Nonprofit Newswire | Citigroup to Help Finance 20,000 NYC Housing Units

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March 15, 2010; Businessweek | Not all that long ago in the recession, Citigroup was on the financial schneid, its shares selling close to penny stock, its leadership suffering the withering scrutiny of government officials and flummoxed shareholders. Clearly a massive infusion of TARP funds bailed out Citi’s leaky ship.

Now that it has rediscovered prosperity, Citi and its banking brethren have several options to consider for moving forward with its 2009-2010 prosperity. Bonuses? Higher dividends to investors? In this instance, we can cite one piece of good news from Citigroup, a commitment of $576 million in loans and guarantees to help the New York City Housing Authority (NYCHA) construct or rehabilitate 20,000 units of public housing.

Citi and NYCHA would create a new nonprofit corporation, the Low Income Housing Tax Credit LLC. Citi would invest $366 million in tax-exempt bonds, purchase $230 million in low income housing tax credits, and provide the new nonprofit with a $28.3 million letter of credit to serve as a guarantee for the work on 5,674 units.

According to Andrew Ditton, the managing director of Citi’s Community Capital division, this deal with the bank would make NYCHA eligible for $66 million in federal stimulus funds and $55 million in annual operating subsidies.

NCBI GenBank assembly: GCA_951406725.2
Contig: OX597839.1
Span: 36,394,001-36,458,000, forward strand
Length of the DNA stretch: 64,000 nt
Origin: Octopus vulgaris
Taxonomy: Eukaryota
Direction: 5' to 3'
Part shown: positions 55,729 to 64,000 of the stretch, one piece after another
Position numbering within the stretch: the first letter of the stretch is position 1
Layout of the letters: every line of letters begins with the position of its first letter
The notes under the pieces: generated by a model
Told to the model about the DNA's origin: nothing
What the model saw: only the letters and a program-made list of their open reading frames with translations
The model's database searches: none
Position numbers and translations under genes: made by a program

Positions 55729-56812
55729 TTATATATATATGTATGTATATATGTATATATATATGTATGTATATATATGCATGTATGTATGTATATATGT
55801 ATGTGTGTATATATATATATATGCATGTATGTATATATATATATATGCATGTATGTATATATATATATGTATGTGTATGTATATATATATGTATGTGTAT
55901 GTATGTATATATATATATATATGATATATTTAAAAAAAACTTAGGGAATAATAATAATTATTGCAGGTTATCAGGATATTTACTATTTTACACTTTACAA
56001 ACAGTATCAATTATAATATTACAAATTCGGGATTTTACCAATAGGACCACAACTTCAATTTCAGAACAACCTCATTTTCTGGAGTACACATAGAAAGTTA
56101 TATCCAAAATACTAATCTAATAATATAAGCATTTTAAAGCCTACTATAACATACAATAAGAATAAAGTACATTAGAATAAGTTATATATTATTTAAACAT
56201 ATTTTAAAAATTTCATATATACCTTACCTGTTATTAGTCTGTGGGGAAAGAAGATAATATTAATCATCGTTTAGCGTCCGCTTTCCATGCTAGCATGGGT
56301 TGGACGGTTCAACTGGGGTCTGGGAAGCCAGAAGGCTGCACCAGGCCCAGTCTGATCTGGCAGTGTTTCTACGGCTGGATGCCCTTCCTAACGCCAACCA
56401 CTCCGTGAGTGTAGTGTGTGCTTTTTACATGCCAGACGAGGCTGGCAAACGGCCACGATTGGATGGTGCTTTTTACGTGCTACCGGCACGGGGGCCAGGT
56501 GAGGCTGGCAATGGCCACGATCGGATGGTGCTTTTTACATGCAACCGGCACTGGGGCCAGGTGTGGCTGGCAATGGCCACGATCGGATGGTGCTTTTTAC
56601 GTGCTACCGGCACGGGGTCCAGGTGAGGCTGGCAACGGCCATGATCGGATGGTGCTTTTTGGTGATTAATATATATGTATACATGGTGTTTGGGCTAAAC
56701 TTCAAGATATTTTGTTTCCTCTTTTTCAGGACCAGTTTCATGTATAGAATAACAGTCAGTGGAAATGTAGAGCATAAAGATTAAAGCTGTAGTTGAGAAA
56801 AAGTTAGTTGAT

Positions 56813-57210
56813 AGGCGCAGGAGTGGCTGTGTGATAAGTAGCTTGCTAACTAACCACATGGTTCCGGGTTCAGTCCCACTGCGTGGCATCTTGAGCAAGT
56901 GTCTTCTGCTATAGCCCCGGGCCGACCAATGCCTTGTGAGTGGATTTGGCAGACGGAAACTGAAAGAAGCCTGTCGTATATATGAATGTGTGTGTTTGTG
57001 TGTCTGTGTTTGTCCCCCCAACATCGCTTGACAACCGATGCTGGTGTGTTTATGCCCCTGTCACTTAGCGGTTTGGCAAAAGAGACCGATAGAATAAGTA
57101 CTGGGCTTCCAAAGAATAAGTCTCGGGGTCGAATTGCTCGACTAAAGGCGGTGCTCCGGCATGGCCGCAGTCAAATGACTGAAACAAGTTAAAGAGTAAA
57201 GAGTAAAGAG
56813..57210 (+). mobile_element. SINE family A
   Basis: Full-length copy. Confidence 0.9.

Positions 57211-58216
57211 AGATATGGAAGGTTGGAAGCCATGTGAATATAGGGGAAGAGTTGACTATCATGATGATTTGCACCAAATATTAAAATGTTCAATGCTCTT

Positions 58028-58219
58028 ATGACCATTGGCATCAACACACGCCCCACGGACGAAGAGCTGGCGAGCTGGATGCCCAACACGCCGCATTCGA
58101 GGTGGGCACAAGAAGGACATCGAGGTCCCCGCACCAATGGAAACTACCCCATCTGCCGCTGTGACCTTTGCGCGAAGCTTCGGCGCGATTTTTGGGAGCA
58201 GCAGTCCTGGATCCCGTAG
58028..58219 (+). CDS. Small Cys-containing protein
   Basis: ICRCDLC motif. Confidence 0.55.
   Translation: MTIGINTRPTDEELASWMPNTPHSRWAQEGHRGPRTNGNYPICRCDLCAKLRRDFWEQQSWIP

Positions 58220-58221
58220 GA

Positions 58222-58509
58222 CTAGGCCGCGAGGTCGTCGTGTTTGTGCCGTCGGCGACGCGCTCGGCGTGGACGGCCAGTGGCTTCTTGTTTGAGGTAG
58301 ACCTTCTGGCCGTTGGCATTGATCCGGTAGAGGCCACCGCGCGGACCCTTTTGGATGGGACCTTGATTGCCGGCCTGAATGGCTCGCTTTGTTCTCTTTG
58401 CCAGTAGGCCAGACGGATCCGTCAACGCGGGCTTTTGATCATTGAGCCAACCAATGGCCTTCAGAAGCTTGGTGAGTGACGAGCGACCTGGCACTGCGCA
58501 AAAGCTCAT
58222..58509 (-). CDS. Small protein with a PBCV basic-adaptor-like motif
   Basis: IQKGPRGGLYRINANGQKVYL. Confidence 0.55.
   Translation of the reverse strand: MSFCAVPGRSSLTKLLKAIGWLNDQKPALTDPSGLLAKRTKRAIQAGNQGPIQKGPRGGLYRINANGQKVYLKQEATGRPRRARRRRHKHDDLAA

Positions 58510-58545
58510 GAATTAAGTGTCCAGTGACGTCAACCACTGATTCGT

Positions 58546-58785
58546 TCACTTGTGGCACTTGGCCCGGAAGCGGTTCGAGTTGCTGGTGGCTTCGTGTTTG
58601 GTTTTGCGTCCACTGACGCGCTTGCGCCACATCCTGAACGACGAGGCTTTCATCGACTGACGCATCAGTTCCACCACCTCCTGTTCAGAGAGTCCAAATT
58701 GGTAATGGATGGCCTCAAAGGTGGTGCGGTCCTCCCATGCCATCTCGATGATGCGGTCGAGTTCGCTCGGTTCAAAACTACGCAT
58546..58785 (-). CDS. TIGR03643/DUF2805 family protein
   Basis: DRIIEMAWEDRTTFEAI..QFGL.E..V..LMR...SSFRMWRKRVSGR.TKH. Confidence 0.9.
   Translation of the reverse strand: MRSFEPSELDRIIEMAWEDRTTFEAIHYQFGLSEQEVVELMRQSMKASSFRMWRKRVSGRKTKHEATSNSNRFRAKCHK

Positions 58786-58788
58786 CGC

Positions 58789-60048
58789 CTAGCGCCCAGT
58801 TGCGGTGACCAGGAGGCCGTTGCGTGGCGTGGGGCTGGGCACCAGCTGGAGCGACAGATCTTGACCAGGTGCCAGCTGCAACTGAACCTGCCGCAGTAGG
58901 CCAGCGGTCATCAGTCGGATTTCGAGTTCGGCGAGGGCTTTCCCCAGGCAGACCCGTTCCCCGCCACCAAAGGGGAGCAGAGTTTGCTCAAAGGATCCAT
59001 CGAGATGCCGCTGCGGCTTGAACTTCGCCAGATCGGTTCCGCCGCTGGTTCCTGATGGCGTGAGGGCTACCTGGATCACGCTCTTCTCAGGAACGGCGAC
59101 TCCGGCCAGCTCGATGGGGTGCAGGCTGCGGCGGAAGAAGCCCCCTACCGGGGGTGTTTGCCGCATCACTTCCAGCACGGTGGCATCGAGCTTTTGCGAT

This appears, on face value, to be an extraordinarily creative move on the part of Citi, which we would ascribe in part to Ditton’s presence. Ditton was the longtime Chief Operating Officer of the Local Initiatives Support Corporation (and a colleague of this writer for several years), where he consistently devised ingenious ways of financing and boosting the performance of community development corporations.

As Citigroup is 27 percent owned by the U.S. government, meaning that we all own more than a quarter of this deal, we congratulate Citigroup for its creative use of public, private, and hybrid resources to help New York City progress toward a public goal of building or preserving 165,000 units of low- and moderate-income housing.—Rick Cohen